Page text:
ROCKVILLE, MD. — More than 1,600 people from the plant science community by Feb. 22 had signed a petition related to the safety and benefits of genetic engineering. The petition advocates the position taken by the Rockville-based American Society of Plant Biologists that “supports the continued responsible use of genetic engineering as an effective tool for advancing food security and reducing the negative environmental impacts of agriculture.”
The petition stands in contrast to a 2013 statement from the European Network of Scientists for Social and Environmental Responsibility (ENSSER), Berlin, Germany, and signed by more than 300 independent researchers. The statement claimed no global consensus exists on the safety of bioengineered ingredients/G.M.O.s. Restaurant chain Chipotle Mexican Grill, Denver, in 2015 cited the ENSSER statement in justifying its campaign promoting its use of non-bioengineered/non-G.M.O. ingredients.
The petition in support of the American Society of Plant Biologists’ position said U.S. regulatory agencies such as the U.S. Department of Agriculture, the Food and Drug Administration and the Environmental Protection Agency demanded safety testing of new genetically engineered food products.
“In contrast, conventional and organic crops created by classical breeding undergo no safety testing,” the petition said.
The petition added, “Since the commercial introduction of G.E. crops in 1996, there has not been a single documented instance of harm to human health.”
The petition also said genetic engineering is an effective tool for advancing food security and reducing agriculture’s negative impacts on the environment. The petition said the Food and Agriculture Organization of the United Nations anticipates the need for a 70% increase in agricultural productivity to meet the food, feed, fiber and fuel needs of the ever-growing world’s population.
“G.E. crops can provide major health benefits to people throughout the world, especially in developing countries where food insecurity and malnutrition are still prevalent,” the petition said.
A letter that appeared in the Feb. 19 issue of the journal Science referred to the petition and carried the headline “Plant scientists: G.M. technology is safe.” The letter said the A.S.P.B., the petition signers and other scientists in governmental and scientific organizations throughout the world show a consensus: “Current use of genetic modification technology for crops is safe and effective, and future use should be guided by scientific evidence.”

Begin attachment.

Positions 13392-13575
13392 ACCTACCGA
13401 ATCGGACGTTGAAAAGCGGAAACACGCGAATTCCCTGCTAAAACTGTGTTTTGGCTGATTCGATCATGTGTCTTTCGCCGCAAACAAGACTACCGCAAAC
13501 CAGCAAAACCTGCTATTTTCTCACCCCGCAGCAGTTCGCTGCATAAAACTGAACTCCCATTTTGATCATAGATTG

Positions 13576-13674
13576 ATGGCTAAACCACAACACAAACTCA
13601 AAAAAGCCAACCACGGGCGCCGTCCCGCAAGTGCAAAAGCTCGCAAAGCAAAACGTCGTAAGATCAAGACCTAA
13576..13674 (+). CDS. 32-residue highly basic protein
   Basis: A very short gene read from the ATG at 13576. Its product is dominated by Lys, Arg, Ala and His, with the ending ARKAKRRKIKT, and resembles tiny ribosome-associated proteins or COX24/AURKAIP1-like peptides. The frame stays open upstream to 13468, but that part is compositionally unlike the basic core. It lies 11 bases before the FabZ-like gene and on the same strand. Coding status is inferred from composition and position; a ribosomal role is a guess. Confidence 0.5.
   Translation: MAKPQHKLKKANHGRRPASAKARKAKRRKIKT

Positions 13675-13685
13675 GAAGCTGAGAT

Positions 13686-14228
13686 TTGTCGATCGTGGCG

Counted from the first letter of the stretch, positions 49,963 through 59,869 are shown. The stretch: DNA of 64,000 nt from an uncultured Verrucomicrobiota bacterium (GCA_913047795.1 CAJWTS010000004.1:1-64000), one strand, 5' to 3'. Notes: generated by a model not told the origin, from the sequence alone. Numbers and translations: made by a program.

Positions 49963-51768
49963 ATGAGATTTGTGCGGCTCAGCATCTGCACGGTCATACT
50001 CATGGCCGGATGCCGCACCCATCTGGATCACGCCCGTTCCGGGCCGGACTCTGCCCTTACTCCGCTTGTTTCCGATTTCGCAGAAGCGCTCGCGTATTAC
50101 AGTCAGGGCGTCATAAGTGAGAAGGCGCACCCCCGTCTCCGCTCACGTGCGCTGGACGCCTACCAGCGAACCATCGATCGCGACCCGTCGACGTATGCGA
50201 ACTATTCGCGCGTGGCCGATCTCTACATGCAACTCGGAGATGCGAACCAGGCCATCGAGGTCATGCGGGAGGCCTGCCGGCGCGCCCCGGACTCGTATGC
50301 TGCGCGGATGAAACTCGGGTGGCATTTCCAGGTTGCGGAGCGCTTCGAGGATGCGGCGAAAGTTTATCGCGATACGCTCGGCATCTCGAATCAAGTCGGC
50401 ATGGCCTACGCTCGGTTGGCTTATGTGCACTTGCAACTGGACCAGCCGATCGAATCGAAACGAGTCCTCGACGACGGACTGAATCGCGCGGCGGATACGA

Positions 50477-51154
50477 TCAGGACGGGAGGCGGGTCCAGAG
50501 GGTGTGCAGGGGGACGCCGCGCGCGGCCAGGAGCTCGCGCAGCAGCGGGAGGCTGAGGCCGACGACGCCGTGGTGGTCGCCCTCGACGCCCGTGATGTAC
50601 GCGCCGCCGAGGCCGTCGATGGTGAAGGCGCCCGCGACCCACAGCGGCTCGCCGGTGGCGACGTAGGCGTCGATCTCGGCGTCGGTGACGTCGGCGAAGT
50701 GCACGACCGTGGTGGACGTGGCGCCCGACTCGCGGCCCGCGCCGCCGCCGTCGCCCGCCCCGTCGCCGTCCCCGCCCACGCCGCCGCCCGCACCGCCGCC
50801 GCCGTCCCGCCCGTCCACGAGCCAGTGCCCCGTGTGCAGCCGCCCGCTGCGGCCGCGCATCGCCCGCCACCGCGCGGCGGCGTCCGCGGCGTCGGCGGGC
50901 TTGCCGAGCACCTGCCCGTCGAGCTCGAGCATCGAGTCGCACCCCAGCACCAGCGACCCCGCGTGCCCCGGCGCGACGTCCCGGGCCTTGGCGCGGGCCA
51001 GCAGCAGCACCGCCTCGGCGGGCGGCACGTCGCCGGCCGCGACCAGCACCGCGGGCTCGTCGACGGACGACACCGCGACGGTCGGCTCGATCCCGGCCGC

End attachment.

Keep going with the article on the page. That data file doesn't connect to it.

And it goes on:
The letter also said arguments from the anti-G.M.O. side often are founded on unsound science, such as a rat study that was retracted later. Members of the Carnegie Institution for Science, the Donald Danforth Plant Science Center and the National Laboratory of Genomic for Biodiversity in Mexico signed the letter in Science.
The letter sought to counteract the 2013 statement from ENSSER. Besides Chipotle, The Non-GMO Project, Bellingham, Wash., a third-party verification and labeling entity for non-G.M.O. food and products, also cites the ENSSER statement, according to the letter.
“Commercial entities have seized upon ENSSER’s statements,” the letter said.
The ENSSER statement was featured in an article carrying the headline “No scientific consensus on G.M.O. safety” that appeared in the Jan. 24, 2015, issue of Environmental Sciences Europe. The article said the “scarcity and contradictory nature” of published scientific data prevents claims of the safety of bioengineered ingredients/G.M.O.s.
For more on the petition supporting the stance of the American Society of Plant Biologists, visit link.For more on the ENSSER statement, visit link.